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VINE VOICEon January 3, 2010
Chiles presents an inside view in chilling detail on technological disasters and the chain of events immediately preceding them. Even more compelling is not the technical details presented of said disasters, instead the fascinating study of the psychological phenomena as the human mind comes up against an uncompromising set of events that lead to technological catastrophes. As humans we are definitely at the mercy of misinformation, especially when we live in world where we are regularly put in charge of systems that we have no intimate knowledge of.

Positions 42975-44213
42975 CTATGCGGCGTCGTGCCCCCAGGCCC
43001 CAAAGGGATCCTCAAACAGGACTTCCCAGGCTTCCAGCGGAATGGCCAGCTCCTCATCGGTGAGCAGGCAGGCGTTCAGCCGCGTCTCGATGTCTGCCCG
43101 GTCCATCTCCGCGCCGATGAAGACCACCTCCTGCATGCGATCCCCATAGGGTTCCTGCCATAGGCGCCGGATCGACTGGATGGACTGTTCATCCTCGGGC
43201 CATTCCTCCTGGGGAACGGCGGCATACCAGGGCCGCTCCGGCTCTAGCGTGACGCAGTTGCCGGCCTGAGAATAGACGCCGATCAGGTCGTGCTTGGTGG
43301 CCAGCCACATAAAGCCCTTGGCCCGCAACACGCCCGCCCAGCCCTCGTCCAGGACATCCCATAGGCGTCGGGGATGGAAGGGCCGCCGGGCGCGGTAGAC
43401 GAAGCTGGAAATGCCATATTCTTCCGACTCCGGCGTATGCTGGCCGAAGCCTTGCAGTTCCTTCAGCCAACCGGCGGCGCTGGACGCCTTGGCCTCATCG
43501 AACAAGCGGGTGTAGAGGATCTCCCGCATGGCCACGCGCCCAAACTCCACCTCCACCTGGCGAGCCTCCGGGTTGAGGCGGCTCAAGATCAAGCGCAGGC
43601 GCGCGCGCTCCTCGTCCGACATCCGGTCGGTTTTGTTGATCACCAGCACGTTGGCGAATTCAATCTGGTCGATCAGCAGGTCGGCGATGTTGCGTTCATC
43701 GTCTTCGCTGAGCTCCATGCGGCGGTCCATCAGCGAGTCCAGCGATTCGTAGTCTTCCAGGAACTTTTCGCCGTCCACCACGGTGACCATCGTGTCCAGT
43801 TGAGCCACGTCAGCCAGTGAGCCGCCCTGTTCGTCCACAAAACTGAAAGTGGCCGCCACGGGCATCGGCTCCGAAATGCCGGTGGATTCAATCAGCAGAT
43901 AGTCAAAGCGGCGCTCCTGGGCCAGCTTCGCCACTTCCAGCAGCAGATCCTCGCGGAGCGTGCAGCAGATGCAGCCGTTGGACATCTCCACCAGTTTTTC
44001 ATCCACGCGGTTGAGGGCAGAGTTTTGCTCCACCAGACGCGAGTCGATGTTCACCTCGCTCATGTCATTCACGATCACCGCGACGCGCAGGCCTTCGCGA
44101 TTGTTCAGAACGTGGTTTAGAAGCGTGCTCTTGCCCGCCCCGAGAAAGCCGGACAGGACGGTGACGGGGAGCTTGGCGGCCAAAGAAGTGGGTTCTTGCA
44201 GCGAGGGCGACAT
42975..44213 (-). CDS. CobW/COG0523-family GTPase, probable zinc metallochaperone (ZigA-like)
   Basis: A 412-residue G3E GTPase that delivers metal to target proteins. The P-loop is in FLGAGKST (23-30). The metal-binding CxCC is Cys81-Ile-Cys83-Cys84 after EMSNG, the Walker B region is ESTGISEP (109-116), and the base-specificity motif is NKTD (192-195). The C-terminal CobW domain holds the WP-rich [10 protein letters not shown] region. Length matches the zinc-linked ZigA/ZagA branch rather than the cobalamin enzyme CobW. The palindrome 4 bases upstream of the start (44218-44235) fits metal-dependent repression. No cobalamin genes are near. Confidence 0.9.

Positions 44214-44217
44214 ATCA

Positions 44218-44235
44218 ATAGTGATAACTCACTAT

Chiles presents conclusive and detailed evidence on how our natural tendency to over-estimate our abilities (the Dunning Kruger Effect - Page 131) causes many of us to fail, including groups of us acting in unison. The most interesting stories in this book are not the ones that offer in depth analysis on the actual catastrophes, but instead, the untold stories of those of us who refused to yield to uncertainty and mediocrity, such as the highly touted US Navy Commander Hyman G. Rickover, who fortunately for us was in charge of the US Navy Nuclear Powered Submarine Programs. There are other examples, such as captain Bryce McCormick who foresaw the obvious possibility of complete failure in the DC-10 design in 1970, only to experience it first hand in 1972. His heroic actions are unparalleled today, and there is no doubt McCormick as well as our modern day aviation hero "Cap'n Sully" are in a group of a few elite individuals singled out in history, that through sheer intuition, logic, and self-discipline were able to overcome seemingly impossible situations. They all seemed to have had a deep and clear mental understanding of not only the machine itself but were also able to receive accurate information on the actual operating state of the machine in which they were in control during the crises, allowing them to formulate a plan ("satisficing") that saved countless lives.